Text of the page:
We need equality for the marginalised

Dear Editor, The Catholic Church in Ireland, we are told, suffered a slap on the face with the result of the marriage referendum. It needs a reality check, said the Archbishop of Dublin. Just a minute! Who voted in this referendum? Overwhelmingly those who voted for equal rights for a minority were Irish people, 85% of whom described themselves as Roman Catholic in the last census. The people, who are the Church, have spoken. They have seen an injustice and tried to redress it.

Not surprising, since the generous Irish, who for hundreds of years have endured what gay people have endured and no doubt will continue to endure. Ireland, as a nation, has known ridicule, bullying, discrimination and ostracism and so it has an empathy with those who still suffer from inequality.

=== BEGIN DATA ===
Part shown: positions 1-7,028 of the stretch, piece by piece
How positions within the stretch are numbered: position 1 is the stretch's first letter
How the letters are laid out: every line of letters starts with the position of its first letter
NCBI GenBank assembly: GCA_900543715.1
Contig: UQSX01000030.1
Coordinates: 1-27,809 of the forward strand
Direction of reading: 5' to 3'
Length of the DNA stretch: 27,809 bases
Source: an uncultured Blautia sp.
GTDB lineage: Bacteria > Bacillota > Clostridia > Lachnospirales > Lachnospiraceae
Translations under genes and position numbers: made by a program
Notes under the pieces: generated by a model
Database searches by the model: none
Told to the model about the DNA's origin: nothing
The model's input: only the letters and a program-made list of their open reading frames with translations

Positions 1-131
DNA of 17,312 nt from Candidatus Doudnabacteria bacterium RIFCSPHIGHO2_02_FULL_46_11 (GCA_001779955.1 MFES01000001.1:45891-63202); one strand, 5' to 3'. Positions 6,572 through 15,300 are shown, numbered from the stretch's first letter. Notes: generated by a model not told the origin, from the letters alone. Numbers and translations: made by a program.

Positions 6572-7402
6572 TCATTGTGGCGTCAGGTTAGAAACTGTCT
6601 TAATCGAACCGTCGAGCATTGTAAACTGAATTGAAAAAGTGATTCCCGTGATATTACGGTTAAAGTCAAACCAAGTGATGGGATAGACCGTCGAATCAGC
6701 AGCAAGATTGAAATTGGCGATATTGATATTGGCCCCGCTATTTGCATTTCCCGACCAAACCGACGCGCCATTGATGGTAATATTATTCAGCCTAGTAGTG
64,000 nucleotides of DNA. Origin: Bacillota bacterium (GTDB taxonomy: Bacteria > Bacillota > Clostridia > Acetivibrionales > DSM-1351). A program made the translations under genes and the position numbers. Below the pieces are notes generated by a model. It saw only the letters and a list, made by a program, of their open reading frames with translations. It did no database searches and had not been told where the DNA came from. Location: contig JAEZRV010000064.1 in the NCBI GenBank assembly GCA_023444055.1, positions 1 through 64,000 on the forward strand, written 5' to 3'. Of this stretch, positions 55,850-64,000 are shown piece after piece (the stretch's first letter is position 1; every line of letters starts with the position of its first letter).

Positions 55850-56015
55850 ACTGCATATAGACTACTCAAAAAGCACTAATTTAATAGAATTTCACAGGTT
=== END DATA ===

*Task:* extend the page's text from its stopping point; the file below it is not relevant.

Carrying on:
Surely that clamour for equality for the marginalised is at the very heart of what the Catholic Church teaches, that we are all made in the image of God, who does not make a mistake, and should be treated as such.

One can only hope now that that same generous outpouring of goodwill, can extend to those Irish people, who still experience exclusion and invisibility; those whose cries for equality is silent on our airwaves; those whose image does not make for sexy viewing on our screens; those who cannot close the streets to draw attention to their plight. Into this group, which forms a large section of the Irish population, fit the elderly, the immigrant, the sick, the disabled, the homeless and the baby in the womb.

Who among the political parties, the pop stars, the sports stars and the business people, who shouted so loudly and marched so proudly in favour of a ‘yes’ vote in the referendum, will take up the gauntlet for the other underdogs in Irish society?

Yours etc.,

Patricia Shearer,

Belfast, Co. Antrim.